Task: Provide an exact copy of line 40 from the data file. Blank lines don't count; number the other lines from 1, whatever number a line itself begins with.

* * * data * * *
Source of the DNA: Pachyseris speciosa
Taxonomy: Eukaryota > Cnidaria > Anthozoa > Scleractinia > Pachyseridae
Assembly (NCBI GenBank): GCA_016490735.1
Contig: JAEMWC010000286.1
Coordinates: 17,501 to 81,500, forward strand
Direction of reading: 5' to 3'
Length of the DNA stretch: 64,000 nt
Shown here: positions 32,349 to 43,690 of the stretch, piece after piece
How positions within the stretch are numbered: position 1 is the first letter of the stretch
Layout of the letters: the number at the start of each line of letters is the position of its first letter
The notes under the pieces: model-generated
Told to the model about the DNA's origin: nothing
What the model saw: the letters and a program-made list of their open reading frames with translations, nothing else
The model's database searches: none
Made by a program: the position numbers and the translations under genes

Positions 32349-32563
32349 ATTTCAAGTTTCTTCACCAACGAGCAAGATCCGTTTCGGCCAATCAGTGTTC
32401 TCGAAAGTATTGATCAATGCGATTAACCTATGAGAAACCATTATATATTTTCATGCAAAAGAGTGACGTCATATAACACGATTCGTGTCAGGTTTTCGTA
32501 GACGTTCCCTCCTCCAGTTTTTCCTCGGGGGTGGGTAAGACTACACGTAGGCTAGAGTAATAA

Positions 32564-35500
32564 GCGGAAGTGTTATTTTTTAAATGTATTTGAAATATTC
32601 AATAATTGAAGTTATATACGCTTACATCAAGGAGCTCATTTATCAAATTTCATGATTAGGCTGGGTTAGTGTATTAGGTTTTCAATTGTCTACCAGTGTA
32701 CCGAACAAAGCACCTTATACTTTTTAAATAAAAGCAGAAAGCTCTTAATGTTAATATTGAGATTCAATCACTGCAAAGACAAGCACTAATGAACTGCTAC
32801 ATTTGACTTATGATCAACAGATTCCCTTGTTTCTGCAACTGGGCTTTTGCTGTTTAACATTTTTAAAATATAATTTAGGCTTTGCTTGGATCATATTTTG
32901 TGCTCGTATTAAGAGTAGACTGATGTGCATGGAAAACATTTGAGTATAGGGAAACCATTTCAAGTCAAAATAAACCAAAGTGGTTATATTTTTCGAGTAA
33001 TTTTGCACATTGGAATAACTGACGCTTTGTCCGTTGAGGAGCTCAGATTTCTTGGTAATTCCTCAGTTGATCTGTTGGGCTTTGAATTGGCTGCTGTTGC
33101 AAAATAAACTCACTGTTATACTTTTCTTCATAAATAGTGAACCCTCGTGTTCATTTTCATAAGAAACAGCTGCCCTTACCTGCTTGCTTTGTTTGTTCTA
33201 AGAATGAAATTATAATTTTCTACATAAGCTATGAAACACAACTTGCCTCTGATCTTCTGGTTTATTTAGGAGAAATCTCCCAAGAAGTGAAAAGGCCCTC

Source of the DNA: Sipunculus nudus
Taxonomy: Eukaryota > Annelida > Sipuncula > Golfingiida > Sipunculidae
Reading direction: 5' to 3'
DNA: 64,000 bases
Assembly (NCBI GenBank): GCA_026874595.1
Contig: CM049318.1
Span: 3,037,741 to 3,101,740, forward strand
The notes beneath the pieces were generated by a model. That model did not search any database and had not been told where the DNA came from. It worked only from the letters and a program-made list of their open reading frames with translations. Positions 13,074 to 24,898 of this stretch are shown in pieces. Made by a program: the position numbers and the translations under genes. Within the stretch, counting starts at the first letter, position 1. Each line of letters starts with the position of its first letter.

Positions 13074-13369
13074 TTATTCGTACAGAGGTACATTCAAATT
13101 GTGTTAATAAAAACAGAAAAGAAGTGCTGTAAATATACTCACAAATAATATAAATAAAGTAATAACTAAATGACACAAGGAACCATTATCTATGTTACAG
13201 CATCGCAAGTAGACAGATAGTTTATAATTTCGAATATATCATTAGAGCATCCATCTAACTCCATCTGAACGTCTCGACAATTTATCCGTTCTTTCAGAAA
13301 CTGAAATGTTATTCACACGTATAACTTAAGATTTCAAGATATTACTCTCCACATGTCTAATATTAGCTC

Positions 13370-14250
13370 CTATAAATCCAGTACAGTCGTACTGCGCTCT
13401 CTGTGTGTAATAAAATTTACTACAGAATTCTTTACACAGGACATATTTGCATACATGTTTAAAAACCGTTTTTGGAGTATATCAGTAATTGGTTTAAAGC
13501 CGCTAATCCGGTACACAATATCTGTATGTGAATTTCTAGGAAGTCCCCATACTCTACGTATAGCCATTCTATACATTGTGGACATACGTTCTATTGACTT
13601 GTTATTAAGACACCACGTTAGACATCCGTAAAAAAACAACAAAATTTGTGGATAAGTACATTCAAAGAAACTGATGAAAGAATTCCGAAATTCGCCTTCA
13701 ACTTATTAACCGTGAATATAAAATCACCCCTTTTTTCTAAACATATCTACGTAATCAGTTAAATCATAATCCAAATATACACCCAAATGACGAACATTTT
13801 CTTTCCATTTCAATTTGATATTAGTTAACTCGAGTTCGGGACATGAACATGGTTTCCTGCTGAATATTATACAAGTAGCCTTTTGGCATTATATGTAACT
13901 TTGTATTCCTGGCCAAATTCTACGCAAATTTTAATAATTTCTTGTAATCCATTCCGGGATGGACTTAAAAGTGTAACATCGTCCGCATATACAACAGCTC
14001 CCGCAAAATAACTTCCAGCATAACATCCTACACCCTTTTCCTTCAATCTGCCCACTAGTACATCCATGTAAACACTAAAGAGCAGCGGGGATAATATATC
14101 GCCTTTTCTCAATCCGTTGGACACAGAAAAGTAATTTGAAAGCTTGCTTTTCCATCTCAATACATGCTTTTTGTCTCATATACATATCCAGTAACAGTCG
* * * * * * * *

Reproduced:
13201 CATCGCAAGTAGACAGATAGTTTATAATTTCGAATATATCATTAGAGCATCCATCTAACTCCATCTGAACGTCTCGACAATTTATCCGTTCTTTCAGAAA